The added ammonia, nicotine and other things in the cigarettes and they got people addicted hooked in all kinds of cancers and other harms happens and yelled next thing we know millions of people across the world are dying from tobacco-related cancer and other forms of disease. So what we are seeing with marijuana is very similar to that where we have a plant that you know has been around for thousands of years not really used by a lot of people, but it's been around but now it's being taken by a massive, multibillion dollar industry that has taken over $2 billion from the tobacco industry a loan that has taken marijuana adulterated it, bread it to be much more potent than it's ever been. Now 99% potency THC agreement gets you high compared to just 2 to 3% potency which is natural to the plant two decades ago, so it's totally different much more potent much more addictive and so now are starting to see these harms come out mental health issues schizophrenia issues with pregnant mothers and children in the womb all kinds of problems that we never really saw the struggle for that were now seeing because of legalization because of this commercialized model that's happening and it's called addiction for profit and that's what this is, in your from a company perspective you want to deliver returns to your shareholder.

So when you have big tobacco coming in and putting in $2 billion in this industry need to get a return on investment that your marijuana industry does and the only way that they can do that is by selling the Thanh more weed and making it very addictive and it's really interesting you look at Colorado. Just 4% of the marijuana users in Colorado make up 70% of the marijuana sales in our state that some the latest numbers soak 4% make up 70% of the sales for this drug. They are heavily addicted heavily using this drug and that is what the industry wants state they they unfortunately because of that profit incentive derive their money from addiction and that's why we need to keep industry out of North Carolina on and not allow this drug to become commercialized. Let's talk a little bit about the difference in is there a difference between medical use and recreational marijuana policy on so that you asked that question Tracy because there's just this misnomer out there that there's a difference between medical and recreational marijuana. Now listen to me. I am from Colorado I lived before, during, and after legalization.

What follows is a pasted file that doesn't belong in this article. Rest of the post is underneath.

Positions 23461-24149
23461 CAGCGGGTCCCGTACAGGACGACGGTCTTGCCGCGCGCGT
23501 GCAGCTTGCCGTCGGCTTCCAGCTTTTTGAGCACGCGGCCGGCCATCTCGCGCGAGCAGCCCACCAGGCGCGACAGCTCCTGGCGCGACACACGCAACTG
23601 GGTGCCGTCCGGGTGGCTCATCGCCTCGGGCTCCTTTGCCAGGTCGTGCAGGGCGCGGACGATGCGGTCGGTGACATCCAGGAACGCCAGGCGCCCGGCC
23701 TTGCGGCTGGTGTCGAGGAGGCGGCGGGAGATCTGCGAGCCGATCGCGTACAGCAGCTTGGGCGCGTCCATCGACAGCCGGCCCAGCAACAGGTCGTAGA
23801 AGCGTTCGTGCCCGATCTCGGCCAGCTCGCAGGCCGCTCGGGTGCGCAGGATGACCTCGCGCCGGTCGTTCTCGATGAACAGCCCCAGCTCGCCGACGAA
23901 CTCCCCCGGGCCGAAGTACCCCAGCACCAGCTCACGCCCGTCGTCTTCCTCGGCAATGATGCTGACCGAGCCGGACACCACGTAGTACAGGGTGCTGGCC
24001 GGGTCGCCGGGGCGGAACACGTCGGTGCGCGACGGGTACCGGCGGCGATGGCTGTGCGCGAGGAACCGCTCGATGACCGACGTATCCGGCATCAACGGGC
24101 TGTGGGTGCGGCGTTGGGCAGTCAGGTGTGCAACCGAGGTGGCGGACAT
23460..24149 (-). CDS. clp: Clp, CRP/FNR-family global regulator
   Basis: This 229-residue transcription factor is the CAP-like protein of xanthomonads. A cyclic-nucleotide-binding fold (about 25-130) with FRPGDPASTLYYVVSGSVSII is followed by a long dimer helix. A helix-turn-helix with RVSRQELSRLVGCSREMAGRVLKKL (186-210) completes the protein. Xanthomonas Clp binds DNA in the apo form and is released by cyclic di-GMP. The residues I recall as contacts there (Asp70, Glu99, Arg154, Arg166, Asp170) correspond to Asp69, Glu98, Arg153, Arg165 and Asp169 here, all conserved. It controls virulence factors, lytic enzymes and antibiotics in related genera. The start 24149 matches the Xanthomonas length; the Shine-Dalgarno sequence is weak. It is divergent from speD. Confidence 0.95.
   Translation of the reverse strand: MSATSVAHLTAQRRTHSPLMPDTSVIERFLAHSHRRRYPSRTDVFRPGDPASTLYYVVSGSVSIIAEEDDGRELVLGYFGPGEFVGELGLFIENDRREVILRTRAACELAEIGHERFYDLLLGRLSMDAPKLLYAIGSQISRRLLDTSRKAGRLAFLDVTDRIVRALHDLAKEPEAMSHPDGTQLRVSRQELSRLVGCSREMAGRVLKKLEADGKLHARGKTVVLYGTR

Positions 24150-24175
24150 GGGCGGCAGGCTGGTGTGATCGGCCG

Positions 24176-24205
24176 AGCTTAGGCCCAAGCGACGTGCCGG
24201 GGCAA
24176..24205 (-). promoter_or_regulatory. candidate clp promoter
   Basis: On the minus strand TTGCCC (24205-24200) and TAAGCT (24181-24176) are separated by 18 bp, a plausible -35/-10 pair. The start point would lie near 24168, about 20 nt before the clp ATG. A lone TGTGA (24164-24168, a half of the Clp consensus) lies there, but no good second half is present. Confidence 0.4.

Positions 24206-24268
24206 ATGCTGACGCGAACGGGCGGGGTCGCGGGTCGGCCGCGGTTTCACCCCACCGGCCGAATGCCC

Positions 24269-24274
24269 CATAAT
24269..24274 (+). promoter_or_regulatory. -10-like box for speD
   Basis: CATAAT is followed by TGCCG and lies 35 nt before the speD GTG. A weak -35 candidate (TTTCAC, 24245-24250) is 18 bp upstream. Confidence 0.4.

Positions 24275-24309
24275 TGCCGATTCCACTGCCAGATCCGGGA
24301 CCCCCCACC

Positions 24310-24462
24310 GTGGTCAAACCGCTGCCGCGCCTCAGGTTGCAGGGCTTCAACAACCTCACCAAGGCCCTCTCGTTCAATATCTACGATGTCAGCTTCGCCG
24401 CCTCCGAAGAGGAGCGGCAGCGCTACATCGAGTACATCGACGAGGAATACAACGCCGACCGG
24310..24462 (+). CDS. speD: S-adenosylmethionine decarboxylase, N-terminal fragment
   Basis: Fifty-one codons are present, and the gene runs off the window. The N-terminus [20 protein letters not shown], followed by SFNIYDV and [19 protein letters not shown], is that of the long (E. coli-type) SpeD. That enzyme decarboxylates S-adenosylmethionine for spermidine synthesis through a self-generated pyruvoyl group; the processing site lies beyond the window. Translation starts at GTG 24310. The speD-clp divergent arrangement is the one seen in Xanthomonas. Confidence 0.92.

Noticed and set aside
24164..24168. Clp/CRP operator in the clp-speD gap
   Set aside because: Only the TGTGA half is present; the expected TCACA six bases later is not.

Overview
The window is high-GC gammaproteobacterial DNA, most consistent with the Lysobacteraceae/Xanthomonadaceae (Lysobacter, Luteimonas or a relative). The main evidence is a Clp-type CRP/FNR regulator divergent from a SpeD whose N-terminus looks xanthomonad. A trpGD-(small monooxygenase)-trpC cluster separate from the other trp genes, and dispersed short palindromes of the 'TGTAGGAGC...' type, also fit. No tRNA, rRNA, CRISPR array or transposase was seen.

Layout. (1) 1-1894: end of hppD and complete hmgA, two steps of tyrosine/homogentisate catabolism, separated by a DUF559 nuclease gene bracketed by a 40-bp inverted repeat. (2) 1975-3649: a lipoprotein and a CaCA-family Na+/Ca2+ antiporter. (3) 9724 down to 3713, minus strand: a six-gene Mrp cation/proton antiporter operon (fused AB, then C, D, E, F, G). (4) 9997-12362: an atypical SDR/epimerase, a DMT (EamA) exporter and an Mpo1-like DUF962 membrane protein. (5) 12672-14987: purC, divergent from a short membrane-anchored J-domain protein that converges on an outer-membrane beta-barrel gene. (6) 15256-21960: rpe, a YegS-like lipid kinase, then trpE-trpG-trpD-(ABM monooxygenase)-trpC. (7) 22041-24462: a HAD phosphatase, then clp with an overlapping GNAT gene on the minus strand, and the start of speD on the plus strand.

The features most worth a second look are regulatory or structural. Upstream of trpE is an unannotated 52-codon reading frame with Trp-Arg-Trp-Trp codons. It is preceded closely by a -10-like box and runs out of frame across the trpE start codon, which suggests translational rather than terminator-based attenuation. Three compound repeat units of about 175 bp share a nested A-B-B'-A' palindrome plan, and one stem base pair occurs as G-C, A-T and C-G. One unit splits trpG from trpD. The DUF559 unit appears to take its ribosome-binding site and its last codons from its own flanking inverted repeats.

I was here we legalize medical I was here only legalize recreational now raising two young daughters in the state. My lovely wife so I know firsthand what happens and I will tell you first off that the marijuana being sold in our court."

Medical marijuana dispensaries is just weed. It's just the same weed that they're selling the recreational dispensaries. In fact, when we legalize recreational marijuana. Back in 2012 and went live in 2014 the medical marijuana shops just changed their signs to say recreational marijuana shops and the continued selling the exact same products and so that's the first misnomer others and somehow different. The second misnomer and and will miss that. People think out there is that you'll medical marijuana must go through some sort of clinical trials and be regulated by scientists and people getting prescription for it. None of that is the case, the FDA has not approved whole plant of marijuana smoked marijuana, edible marijuana as any kind of medication so the medical marijuana that you would get in North Carolina at this bill were to pass would just be completely unregulated, un-prescribe a bowl marijuana that you would just smoke or eat or what you know, whatever it might be and so there's no scientists that are reviewing this drug is no FDA testing to ensure that its correct when you get the recommendation from your doctor for this medical marijuana. You're not getting a prescription that means you're not to get dosage. You're not gonna get refills you're knocking to be told what the potency is that you should have your knocking know anything, so it works completely unlike any medication we have in the history of this country. I don't know about all of you, but I don't remember us voting on add bill to be to be sold out of pharmacies. I don't remember us voting on you know any of these other drugs sweetly get prescriptions for so you know what this really is about is giving the industry a foothold in your state therein a collet medical but really is the same thing is recreational and or to try to get more normalization regular pot shops in their ads and their products all across the state build up the market and get people demanding recreational marijuana and in the next thing you know you'll have recreational so it's very important that we understand what is going on here and how this drug is not medical in and of itself. Now the FDA has approved a few marijuana based medications you can get prescriptions for and that really is what we should be focusing on what comes to a medical approach to instruct dose. What is a just a few indications that the FDA skin that the approved short THC called Marinol and that is something that you can get a prescription for that from your doctor, and a prescription inflated dosage and refills and all that stuff it so that has them some benefit for cancer patients.